Tuesday, December 1st 2020   |

Should St. Louis take down the statue of its anti-Semitic namesake? Activists say yes.

By BEN SALES

(JTA) — On top of a hill in front of an art museum in the biggest park in St. Louis stands a statue of an anti-Semite. 

The Apotheosis of St. Louis, which stands in front of the St. Louis Art Museum in the city's largest park, memorializes the city's namesake, who persecuted Jews. (Wikimedia Commons)

The Apotheosis of St. Louis, which stands in front of the St. Louis Art Museum in the city’s largest park, memorializes the city’s namesake, who persecuted Jews. (Wikimedia Commons)

The monument to the city’s namesake, the medieval French king Louis IX, depicts the king astride a horse, wearing a crown and a robe and holding a sword in his right hand. Erected 116 years ago in Forest Park, it is one of the city’s best-known monuments. 

Now, a coalition of activists want it taken down because Louis IX persecuted Jews, presided over a notorious mass burning of the Talmud, issued an order of expulsion against his Jewish subjects and led two Crusader armies in unsuccessful offensives in North Africa.

At a time when statues of Confederate leaders and other figures condemned for racist actions are coming down across the country, activists in St. Louis want the Louis IX statue to come down too. A petition launched last week is calling on the city not only to take the statue down, but to change the city’s name.

A group of local Catholics is defending the statue, and a group of far-right protesters are planning to rally for the statue on Saturday. 

“The impossible is becoming possible,” said Umar Lee, a local activist who started the petition and also took part in a successful drive to remove a nearby Confederate monument in 2017. Lee is not Jewish but started the petition because of Louis IX’s anti-Semitism. 

“So we’re at this juncture in time when we’re reimagining things and also, we’re taking a hard look at the history,” he said. “Monuments don’t exist in the past. They exist in the present. It’s not necessary to have a monument glorifying the individual in order to recognize history. King Louis IX will be in the history books no matter what we do in St. Louis.”

The petition calls Louis a “rabid anti-Semite” who inspired Nazi Germany, and the call for the statue’s removal is drawing Jewish support. Rabbi Susan Talve, the founding rabbi of the city’s Central Reform Congregation, said taking it down would help advance racial justice in the United States.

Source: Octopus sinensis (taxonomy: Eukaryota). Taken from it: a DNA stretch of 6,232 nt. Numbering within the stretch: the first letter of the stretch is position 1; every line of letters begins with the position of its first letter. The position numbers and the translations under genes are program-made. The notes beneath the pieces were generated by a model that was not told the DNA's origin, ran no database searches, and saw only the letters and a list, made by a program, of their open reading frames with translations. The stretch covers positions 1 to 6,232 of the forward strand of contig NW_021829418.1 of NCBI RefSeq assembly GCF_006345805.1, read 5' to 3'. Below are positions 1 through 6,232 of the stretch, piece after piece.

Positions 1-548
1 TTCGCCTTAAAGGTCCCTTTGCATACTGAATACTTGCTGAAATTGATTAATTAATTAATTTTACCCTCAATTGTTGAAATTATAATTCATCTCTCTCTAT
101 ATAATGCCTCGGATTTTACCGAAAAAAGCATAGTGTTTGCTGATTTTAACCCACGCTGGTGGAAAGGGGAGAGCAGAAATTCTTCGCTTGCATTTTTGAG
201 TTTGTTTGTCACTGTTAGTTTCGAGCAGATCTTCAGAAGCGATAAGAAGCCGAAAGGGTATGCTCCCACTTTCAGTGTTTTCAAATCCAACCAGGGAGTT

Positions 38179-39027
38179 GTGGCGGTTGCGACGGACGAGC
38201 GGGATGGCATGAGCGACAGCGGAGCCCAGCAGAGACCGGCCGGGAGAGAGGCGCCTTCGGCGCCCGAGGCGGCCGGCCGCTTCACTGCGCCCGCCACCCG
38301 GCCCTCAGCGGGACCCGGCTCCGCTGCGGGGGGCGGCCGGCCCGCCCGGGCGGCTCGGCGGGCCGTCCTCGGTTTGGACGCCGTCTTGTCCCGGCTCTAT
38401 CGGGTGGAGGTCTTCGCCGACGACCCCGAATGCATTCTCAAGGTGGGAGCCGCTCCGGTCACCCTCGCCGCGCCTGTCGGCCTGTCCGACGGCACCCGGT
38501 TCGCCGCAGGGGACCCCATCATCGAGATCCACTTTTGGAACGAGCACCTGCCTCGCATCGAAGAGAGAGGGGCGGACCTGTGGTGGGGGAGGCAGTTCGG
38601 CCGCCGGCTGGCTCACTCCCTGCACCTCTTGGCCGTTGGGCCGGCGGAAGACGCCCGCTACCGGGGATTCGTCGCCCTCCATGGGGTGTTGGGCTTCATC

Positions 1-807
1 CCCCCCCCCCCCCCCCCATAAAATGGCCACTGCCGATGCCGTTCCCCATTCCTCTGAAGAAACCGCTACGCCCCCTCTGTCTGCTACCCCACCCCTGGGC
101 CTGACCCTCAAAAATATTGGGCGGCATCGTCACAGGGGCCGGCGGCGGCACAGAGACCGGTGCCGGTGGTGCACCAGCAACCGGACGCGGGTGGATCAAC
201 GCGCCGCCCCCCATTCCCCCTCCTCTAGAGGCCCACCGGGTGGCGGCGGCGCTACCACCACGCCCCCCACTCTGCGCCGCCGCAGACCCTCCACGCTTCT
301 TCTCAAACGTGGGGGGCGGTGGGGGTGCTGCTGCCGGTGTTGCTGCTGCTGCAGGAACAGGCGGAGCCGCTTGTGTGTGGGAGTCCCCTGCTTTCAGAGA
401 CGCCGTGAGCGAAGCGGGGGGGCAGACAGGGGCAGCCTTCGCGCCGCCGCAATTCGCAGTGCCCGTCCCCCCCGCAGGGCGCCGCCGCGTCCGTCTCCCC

“We’ve been talking about that statue for a long time,” she said, adding that removing the statue would be “a very important part of reclaiming history, reclaiming the stories that have created the institutionalized racism that we are trying to unravel today. If we’re not honest about our history we will never be able to dismantle the systems of oppression that we are living under.”

But as in other cities where activists have sought to remove monuments, the removal effort has sparked a backlash. Every night, a group of several dozen Catholics gathers by the statue to recite the rosary. One of them, Anna Kalinowski, called the statue a “remarkable work of art.” She emphasized that she reveres Louis IX as “a man who really wanted to follow God and [who] really wanted to do the right thing.” She feels his persecution of the Jews should be viewed in historical context. 

“He wanted people to be Catholic because the Catholic Church believed that when you’re Catholic that is the way to fully serve God,” she said. “He believed that with his whole heart and soul and he wanted that for the Jewish people. Do we think that the way he went about that is wrong now? Sure. I mean, everybody has a right to their opinion on that, but at the time we can’t be so sure because we have to be careful and look at the context of his actions.”

But Talve said that even at the time of Louis IX’s reign in the 13th century there were people who recognized that ordering the expulsion of Jews, burning their sacred texts and leading Crusades was wrong.   

“I’m not exactly sure what people are meaning when they say that, when they say you can’t judge what was happening in the Middle Ages by today’s standards, but you know what? Pillaging and looting at any time I think was wrong,” she said. “Asserting that your way is the only way I think is always wrong.”

Lee and other activists will be gathering near the statue on Saturday morning in advance of the rally.
Jim Hoft, the editor of the far-right website Gateway Pundit and one of the rally organizers, posted a call for “all Catholic and Christian men and their allies” to gather by the statue at noon to recite the rosary. Kalinowski said her group is not affiliated with the Saturday rally. 

Lee said he’s bracing himself for possible violence. But no matter what happens, he sees the protest movement as an opportunity to be honest about history. 

“I don’t believe anyone should be free of critical historical analysis,” he said. “It’s very problematic if you say that because someone is a saint, they can’t be analyzed through a critical lens.”

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